The single Republican on the National Labor Relations Board has threatened to quit, according to its chairman, in a move aimed at blocking action by a panel that business groups say is too pro-union.
Brian Hayes said he may resign to deny the NLRB the quorum needed to make decisions before a vote scheduled for next week on rules to speed union elections, according to a letter from the board’s Democratic chairman, Mark Pearce.
“You indicated that, if the board proceeded with consideration of the matter, you would consider resigning your position,” Pearce said in a letter to Hayes on Nov. 22, recounting an October discussion. NLRB spokeswoman Nancy Cleeland said Hayes wasn’t immediately available to comment.
The labor board, which runs union elections and resolves disputes between unions and management, proposed in June streamlining the schedule for elections to hold a vote within 21 days of a worker request to form a union.
The NLRB said its proposal to speed elections is aimed at removing “unnecessary barriers” to unionization. The median time to complete an election is 38 days, according to the agency. Business groups in Washington, such as the U.S. Chamber of Commerce, say employers would have too little time to make their case to workers.
The NLRB scheduled a Nov. 30 meeting to act on a portion of the proposal.
The board has two vacancies, and the term of Democrat Craig Becker, a former lawyer for the AFL-CIO and Service Employees International Union, will expire next month. That may bar the board from action because the U.S. Supreme Court ruled last year that a two-member board can’t issue rulings.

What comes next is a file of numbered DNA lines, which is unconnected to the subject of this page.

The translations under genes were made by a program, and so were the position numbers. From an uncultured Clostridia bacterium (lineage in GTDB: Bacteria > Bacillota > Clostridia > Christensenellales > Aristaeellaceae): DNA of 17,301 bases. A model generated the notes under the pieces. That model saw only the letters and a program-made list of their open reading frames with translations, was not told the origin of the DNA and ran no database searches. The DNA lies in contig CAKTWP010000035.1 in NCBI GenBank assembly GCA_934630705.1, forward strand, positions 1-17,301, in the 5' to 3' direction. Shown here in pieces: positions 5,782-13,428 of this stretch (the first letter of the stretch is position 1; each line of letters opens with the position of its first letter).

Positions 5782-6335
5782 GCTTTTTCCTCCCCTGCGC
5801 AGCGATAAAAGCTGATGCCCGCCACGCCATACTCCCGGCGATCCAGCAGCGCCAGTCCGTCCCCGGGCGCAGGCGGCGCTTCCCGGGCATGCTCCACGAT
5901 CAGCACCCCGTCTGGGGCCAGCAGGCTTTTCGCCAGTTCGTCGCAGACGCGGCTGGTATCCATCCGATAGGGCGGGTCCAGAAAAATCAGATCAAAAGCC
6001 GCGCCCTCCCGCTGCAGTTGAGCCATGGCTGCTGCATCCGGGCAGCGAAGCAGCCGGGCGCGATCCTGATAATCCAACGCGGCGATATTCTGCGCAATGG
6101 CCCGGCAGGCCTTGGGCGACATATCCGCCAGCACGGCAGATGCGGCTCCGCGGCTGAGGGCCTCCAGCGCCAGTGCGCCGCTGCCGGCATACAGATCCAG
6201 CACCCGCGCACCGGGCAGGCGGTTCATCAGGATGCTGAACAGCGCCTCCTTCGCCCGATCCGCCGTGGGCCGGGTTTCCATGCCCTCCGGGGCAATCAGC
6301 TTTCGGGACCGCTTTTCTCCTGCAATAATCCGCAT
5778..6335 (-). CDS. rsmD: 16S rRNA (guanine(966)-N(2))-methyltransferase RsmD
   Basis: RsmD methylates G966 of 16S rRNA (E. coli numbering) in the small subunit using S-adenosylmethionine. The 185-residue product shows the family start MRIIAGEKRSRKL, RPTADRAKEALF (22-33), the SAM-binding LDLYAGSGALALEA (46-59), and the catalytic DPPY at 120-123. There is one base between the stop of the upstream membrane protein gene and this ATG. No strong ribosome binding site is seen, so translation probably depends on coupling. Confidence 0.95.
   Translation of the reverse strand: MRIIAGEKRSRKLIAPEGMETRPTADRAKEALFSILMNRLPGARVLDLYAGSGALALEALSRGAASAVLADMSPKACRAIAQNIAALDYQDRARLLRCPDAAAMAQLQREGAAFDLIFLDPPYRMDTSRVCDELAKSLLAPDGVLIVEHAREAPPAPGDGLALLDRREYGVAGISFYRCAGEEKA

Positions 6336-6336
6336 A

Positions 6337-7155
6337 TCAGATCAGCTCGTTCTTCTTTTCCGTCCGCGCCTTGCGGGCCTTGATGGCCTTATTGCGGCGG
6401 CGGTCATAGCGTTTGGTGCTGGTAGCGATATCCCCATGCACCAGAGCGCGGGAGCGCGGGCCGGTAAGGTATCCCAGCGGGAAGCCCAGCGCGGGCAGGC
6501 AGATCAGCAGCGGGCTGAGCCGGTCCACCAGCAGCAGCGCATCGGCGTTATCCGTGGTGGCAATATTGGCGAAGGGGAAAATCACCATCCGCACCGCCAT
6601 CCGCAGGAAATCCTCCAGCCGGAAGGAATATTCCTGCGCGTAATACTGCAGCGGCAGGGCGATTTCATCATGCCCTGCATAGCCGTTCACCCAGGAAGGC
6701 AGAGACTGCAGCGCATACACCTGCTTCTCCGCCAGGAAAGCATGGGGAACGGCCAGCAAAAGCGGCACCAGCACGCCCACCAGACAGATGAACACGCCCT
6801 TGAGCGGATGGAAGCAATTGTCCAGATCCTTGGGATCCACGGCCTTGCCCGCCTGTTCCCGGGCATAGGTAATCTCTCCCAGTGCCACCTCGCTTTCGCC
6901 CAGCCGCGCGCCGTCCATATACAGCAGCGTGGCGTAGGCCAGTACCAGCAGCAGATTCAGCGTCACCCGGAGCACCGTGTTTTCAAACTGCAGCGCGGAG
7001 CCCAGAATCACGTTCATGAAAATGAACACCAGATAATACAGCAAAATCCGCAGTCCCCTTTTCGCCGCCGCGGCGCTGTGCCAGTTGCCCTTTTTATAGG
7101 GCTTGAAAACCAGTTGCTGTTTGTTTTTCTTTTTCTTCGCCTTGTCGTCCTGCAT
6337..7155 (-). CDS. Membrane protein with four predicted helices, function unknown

President Barack Obama would have difficulty winning confirmation for new appointees in the Senate, where Republicans can block action and can also invoke procedures to prevent him from making appointments while Congress is away. Unless the board acts this year, its dwindling membership may doom the rules for shorter elections, a priority for unions that are financial supporters of Obama and Democratic lawmakers.
Republican presidential candidates, led by former Massachusetts Governor Mitt Romney, have targeted the labor board in debates and campaign rallies as an example of job- killing regulation by the federal government.
The Republican-led House of Representatives is scheduled to vote next week on legislation to block quicker union elections. Even if the bill passes the House, it would have to pass the Democratic-led Senate and be signed by Obama in order to stop the labor board’s effort.
The bill coming before the House is H.R. 3094.
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